Civil network petitions reveal of orders issued under Section 44

On 19 December 2017, 24 individuals from civil network submitted a petition to repeal Head of the National Council for Peace and Order (NCPO) Order no.3/B.E.2558 (2015)— the order of the Thai military ruling junta that prohibits any gatherings of five or more persons— in the Constitutional Court of Thailand. Reasons to the case were the alleged unconstitutionality and the implementation of the Order by law enforcement that infringes rights and liberties of the people, which are guaranteed by the 2017 Constitution.

The civil network includes the Health Insurance Love Group, the Stop Coal Krabi, the Rajabhakti Park case defendants (campaign for investigation into alleged corruption of military-run project of a memorial park), the Bang Sao Thong referendum case defendants (prosecution of vote-no-against-the-draft-constitution campaigners), the activists detained by authorities at Bangkok Art and Culture Centre when marking the coup anniversary in 2015, the human rights monitors of the Thai Lawyers for Human Rights being prosecuted for observing Talk for Freedom event in Khon Kaen, and the Kasetsart University students arrested for participating in the commemoration of the 1932 Siamese Revolution in 2016. Around 10 am, the network brought the lawsuit to the Court on the grounds that the Head of the NCPO Order no.3/B.E.2558 (2015) was issued under Section 44 of the 2014 interim Constitution, and that the appointed Peace Maintenance Officers have enforced the law in ways that infringe rights and liberties of the people under the 2017 Constitution.

Reasons stated by the network include the issuance of Section 6 of Head of the NCPO Order no.3/B.E.2558 (2015) which grants power to appointed Peace Maintenance Officers to detain individuals in military custody for up to seven days without court orders. The judiciary was therefore barred from examining grounds and conditions of the detention. The issuance and the enforcement have restricted the right to life and body, inconsistent with the Constitution.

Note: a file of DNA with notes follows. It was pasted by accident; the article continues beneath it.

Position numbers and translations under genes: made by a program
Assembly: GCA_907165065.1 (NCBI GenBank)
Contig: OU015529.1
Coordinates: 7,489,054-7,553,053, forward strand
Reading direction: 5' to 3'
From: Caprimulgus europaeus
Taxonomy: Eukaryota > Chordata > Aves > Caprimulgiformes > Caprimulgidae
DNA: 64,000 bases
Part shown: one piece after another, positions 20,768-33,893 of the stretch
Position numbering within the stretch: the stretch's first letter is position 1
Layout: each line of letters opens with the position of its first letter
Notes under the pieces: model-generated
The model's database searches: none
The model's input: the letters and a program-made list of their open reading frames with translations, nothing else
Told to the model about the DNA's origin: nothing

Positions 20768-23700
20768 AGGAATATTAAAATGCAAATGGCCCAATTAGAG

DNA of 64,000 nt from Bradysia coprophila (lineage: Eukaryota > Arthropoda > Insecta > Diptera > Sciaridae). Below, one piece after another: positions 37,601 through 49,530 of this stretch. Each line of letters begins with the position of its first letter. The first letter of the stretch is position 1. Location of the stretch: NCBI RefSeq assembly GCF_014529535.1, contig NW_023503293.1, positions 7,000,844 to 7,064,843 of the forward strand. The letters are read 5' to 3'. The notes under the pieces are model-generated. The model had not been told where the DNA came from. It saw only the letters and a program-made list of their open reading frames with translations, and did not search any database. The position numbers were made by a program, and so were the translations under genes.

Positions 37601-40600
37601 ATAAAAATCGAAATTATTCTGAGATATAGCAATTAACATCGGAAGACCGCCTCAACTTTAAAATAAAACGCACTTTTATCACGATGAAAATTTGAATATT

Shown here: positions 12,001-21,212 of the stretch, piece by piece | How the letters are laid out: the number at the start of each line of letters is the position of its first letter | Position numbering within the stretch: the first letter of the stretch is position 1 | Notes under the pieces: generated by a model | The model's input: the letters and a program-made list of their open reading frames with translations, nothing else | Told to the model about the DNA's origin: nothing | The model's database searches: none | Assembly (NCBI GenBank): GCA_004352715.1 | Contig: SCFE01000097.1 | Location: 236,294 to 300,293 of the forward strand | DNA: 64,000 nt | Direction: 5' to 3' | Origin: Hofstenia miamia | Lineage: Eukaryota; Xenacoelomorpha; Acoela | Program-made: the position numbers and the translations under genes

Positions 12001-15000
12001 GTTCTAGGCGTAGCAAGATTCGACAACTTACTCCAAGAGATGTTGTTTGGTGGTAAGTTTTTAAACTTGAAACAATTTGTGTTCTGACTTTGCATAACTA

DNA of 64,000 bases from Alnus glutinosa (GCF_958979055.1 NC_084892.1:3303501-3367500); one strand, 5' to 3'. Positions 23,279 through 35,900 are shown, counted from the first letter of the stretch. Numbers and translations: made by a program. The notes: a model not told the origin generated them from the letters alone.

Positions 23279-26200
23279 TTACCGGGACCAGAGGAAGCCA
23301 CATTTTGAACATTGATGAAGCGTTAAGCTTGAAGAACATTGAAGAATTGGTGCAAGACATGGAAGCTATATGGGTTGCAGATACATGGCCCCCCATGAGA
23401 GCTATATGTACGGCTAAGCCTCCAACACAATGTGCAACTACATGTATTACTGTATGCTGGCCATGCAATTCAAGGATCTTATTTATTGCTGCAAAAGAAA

Further, the issuance of Section 12 of the Order— which prohibits and punishes individuals who gather for political purposes in a group of five or more— constitutes the restriction of rights of individuals. Such restriction is disproportionate and burdensome for rights holders, given the current enforcement of many other laws and orders that restrict the enjoyment of such rights, including the Public Assembly Act B.E.2558 (2015) and other national security-related bills invoked during emergency situations.

Activists and civil network directly filled the lawsuit in the Constitutional Court per Section 213 of the Constitution of the Kingdom of Thailand 2017, which allows individuals to petition the Constitutional Court to investigate the exercise of civil power by government, in forms of, including but not limited to, the issuance of administrative orders and the enactment of laws. The Court is to conclude whether such government actions have violated the rights and liberties of the people under the Constitution.

“Head of the NCPO Order no.3/B.E.2558 (2015) constitutes the bestowing of power to government authorities to restrict the rights and liberties of individuals and communities, and amounts to the interference of the administration of justice since 2015. The use of legal power must be scrutinised and reviewed on the basis of the principle of the legal state (Rechtsstaat). We affirm that no laws shall be unaccountable, not even Section 44 [of the 2014 interim Constitution]. This petition is one form of such review,” said Ms Yaowalak Anuphan, Head of Thai Lawyers for Human Right.